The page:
Stag Beetle Lucanus cervus

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Sometimes during caterpillar identification email exchanges things can take an unexpected and very pleasant turn.

Having sent an email to Marion Pellon from near Twickenham in response to receiving the image below of a Mullein Moth caterpillar found on Buddleia I thought that was job done.

How mistaken I was!

In her return email she mentioned she’d just removed a Stag Beetle from her conservatory roof! As you do!

Now I haven’t seen a Stag Beetle, the largest Beetle in the British Isles, since I was a child.

Having one of these magnificent beetles on a conservatory certainly provides an additional incentive to grow tomatoes!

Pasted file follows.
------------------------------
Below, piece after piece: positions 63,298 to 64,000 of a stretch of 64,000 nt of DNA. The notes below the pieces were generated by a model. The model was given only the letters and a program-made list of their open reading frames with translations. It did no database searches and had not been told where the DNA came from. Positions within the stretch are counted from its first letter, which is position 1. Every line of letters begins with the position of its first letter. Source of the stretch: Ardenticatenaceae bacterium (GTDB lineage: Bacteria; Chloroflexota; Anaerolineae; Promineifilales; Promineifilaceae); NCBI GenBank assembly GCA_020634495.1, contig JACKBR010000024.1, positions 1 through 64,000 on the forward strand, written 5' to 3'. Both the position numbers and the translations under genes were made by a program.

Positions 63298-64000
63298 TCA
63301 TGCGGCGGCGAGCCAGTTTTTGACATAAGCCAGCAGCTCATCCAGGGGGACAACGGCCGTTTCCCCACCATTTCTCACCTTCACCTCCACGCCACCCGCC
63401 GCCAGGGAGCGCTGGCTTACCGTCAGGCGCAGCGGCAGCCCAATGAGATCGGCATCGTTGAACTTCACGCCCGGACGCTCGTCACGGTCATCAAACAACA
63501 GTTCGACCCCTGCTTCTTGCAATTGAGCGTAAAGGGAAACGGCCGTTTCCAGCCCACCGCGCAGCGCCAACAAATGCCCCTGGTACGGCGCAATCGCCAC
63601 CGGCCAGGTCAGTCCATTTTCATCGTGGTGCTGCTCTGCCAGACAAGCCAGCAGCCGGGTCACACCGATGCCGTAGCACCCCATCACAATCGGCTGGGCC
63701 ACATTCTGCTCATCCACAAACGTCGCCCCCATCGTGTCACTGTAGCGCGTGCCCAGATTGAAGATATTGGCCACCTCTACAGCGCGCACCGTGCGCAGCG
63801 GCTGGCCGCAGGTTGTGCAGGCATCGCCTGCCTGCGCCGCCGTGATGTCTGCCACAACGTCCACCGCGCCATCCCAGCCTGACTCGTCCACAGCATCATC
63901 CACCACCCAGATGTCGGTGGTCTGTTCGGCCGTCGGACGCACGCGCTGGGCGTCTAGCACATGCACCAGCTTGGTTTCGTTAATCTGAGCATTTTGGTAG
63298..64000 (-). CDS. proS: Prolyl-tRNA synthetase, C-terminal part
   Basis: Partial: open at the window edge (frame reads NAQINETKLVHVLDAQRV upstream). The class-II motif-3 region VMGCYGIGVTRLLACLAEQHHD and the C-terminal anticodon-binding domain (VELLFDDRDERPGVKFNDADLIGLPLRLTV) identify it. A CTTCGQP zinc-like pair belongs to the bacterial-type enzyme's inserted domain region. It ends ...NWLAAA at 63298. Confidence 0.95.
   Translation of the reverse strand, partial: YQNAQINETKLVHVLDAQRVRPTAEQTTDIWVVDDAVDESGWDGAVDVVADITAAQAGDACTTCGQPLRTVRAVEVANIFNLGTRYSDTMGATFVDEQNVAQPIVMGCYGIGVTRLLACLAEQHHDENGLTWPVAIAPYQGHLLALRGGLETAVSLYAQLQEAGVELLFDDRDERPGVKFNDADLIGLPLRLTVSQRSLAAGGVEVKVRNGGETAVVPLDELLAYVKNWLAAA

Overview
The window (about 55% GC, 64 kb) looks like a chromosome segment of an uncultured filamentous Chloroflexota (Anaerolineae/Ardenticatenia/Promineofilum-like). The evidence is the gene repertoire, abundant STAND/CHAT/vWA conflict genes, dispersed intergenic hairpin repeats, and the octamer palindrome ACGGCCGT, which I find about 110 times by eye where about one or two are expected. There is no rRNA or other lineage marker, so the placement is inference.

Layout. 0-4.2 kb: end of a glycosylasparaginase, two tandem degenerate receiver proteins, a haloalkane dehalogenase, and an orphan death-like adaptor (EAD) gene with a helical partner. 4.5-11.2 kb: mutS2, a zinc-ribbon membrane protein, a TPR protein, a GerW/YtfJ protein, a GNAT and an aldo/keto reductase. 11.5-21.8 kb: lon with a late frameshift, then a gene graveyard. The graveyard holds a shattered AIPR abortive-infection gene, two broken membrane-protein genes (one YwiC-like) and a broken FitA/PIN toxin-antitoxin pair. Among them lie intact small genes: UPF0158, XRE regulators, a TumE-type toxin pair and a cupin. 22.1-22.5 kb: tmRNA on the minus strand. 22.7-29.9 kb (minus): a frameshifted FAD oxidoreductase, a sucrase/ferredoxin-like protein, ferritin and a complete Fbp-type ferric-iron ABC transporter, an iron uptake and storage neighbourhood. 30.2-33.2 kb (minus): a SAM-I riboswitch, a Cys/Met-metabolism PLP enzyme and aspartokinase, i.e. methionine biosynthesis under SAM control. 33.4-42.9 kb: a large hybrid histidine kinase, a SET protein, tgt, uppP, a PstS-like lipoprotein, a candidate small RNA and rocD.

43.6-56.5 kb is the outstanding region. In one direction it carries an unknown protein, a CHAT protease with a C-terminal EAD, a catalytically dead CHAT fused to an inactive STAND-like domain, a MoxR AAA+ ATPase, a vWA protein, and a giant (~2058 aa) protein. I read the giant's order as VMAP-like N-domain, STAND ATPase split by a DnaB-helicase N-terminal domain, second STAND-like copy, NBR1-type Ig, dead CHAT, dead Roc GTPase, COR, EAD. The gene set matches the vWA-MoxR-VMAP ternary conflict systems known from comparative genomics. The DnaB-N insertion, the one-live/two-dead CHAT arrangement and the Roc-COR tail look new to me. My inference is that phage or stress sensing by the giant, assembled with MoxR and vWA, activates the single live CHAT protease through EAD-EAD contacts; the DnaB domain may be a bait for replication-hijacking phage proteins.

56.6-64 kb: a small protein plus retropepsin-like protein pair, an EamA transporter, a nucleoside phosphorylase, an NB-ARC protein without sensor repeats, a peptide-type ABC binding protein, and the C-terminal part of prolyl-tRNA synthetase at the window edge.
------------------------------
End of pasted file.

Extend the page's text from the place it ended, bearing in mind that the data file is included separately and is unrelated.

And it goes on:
And within a couple of hours of me requesting a photo for the site Marion sent the above one through.

Great one Marion and thanks so much for sharing it with us. I look forward to you fulfilling my cheeky request for a photo of a female Stag Beetle! Found in the lounge, maybe!

Stag Beetle Identification guide

The male Stag Beetle is easily identified by its size and enlarged jaws, extending to a total length of up to 70mm. The female doesn’t have the large jaws but has a similar sized body.

The adult beetles fly between June and August and the larvae live amongst decaying wood.

The massive jaws of the male are used to fight off other males whilst contesting a female.